Defending Elena Filatova

Over the last year or so, since we wrote a blurp about Elena Filatova on this blog, I've randomly run across some unsavory words about Elena across the web. It appears some peeps want to think Elena is a fraud.

I'm not buying it. In the first place Elena's photography is photojournalism, it's not piped up with Photoshop for some fraud attack. Get real people. It borders on slander and public slander, and unless you have proof, you shouldn't publish stuff like that.

Lastly, getting permission to enter a site to photograph is not fraud. I have. Other's have. One example we've already published here. And it's actually sometimes the right thing to do in some circumstances.

Breaking and entering doesn't make you or anyone a photojournalist, an explorer or a historian. It's make you a person committing a B and E. And whether Elena had permission or not doesn't take a way one iota of the decade of heart she put into her mission.
The Extinction Level Event [ELE] Cookbook and Culinary Guide

Over the last few days I've been scratching my head a lot and waving my hands around even more, as it occurred to me as any given extinction level event
[ELE] proceeds through its calendar count down, this just might ruin my career and daily bread, amongst other things.

As a food writer for my daily bread, what would it be like to write about food we can't eat due to contamination/radiation? As the list of off-limit foods grow, we have to get more creative.

And this is where the light bulb went off in my head, again, that bulb makes me do zany things, like creating The ELE Cookbook and Culinary Guide for a radiated yet hungry population. It's simply radiation free cupcakes and other good stuff your kids are proven to eat.

It's magically delicious.

More on this idea for a cook book soon ....
Radioactive Wolves Versus ELE [Extinction Level Event]

Radioactive Wolves

I enjoyed viewing Radioactive Wolves on PBS. It depicts what transpired through the years since the Chernobyl nuclear disaster. Evidently, the natural kingdom is better off without humans interfering, and as if we didn't already know this. Whole ecosystems are now healthier then they were before the nuclear disaster at Chernobyl.

This is not to say that the disaster was good for the environment, only that all the humans left the region, and in the interim, the ghost town or region welcomed the returning species to the region and are multiplying since without any human interference.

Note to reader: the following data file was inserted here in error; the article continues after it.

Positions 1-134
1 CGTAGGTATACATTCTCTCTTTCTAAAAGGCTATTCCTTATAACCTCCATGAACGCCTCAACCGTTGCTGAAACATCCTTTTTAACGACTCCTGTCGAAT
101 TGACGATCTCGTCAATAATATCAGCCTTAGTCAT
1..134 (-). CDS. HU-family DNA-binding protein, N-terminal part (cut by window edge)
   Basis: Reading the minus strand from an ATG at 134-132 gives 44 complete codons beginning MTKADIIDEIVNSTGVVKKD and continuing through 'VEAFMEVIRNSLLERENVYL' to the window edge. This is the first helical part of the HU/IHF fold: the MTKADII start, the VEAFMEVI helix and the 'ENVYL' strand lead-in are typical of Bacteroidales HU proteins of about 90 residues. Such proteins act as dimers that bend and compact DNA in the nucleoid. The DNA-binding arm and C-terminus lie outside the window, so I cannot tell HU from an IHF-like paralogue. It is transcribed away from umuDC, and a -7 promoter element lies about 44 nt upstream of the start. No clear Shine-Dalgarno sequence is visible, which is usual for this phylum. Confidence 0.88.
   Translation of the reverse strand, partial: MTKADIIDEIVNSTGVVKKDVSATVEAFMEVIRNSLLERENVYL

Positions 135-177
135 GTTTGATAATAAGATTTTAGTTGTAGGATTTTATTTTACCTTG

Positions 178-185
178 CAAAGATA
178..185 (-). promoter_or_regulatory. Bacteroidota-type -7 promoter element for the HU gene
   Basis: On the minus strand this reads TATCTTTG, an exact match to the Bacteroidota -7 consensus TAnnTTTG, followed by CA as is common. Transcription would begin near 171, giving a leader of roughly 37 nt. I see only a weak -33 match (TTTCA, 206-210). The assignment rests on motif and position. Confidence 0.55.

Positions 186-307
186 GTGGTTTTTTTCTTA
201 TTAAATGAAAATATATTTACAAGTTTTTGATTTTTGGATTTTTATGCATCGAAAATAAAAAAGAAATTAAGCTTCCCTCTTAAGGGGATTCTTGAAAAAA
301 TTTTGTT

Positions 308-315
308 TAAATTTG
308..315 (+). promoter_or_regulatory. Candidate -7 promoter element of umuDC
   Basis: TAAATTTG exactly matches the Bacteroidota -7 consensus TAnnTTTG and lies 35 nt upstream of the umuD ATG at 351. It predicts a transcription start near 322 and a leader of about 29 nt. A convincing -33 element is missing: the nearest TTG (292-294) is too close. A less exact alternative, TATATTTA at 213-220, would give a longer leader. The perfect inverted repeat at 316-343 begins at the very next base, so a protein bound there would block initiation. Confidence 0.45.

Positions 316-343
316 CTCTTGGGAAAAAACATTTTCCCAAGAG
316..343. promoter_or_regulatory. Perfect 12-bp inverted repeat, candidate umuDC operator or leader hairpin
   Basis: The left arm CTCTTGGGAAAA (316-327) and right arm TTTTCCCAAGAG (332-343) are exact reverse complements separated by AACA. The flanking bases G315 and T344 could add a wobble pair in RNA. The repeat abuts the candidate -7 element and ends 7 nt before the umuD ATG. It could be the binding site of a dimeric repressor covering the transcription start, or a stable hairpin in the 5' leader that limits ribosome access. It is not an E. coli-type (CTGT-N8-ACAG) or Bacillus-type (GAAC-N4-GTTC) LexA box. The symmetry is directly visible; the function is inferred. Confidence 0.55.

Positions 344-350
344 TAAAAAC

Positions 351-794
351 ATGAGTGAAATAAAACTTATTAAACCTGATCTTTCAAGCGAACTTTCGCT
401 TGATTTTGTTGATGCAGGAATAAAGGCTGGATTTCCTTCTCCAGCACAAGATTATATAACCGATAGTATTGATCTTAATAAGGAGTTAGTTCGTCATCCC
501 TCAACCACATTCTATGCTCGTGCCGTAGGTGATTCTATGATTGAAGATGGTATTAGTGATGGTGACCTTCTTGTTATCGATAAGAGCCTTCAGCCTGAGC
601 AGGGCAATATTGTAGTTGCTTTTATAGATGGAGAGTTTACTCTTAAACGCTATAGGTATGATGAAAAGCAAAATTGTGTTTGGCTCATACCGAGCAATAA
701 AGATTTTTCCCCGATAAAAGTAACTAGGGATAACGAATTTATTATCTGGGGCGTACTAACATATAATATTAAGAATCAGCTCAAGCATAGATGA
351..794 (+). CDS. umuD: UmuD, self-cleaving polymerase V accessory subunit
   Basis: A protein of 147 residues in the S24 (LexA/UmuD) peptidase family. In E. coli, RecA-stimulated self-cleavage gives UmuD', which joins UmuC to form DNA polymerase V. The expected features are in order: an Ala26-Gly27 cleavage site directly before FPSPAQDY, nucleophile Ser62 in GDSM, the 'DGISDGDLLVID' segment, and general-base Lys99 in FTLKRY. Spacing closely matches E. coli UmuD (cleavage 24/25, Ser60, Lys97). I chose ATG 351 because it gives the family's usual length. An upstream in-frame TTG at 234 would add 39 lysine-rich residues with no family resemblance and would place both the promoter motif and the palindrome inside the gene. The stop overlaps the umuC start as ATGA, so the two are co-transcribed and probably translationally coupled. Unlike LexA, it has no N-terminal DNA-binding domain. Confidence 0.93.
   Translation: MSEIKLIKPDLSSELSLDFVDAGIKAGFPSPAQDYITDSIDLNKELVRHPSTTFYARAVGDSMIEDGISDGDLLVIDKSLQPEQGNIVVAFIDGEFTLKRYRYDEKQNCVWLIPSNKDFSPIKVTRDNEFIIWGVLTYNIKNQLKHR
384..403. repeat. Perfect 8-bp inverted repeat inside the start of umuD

Life Will Go On Without Us

This reassures me with what I've always believed. Life on planet earth will go on and do fine without us, and do even better without us and our dominating interference.

Chernobyl is a small region of the world and cannot compare to an ELE - Extinction Level Event - where all species on earth are wiped out rapidly. Our last ELE on earth lasted 30 million years until all systems were completely renewed. This is based on recent scientific evidence.


A lot of what we wrote and speculated about over the years since March 2011 Fukushima has actually come to pass and now is more mainstream knowledge. Now there are those also stating Fukushima nuclear disaster is an ELE event. We're already looking at dozens and dozens of Hiroshima events, and these Hiroshima's aren't ending at Fukushima as the reactors stand the same today as they did back in 2011 with no relief in sight as we enter into 2015.

Survival Guide

My best advice in terms of a survival guide is live each moment we have right now to the fullest.

Sure, follow the survival guides out there on the net, but I wouldn't suggest the use of algae and seaweed products for health and detoxifying. I'm seeing this is a popular suggestion in survival guides.

Seaweed and algae absorb radioactivity. It just doesn't make any sense to me to ingest radioactivity in hopes to detoxify it from my body? Obviously, stay away from crustaceans and other fish that dwell near the ocean's floor, such as Flounder etc.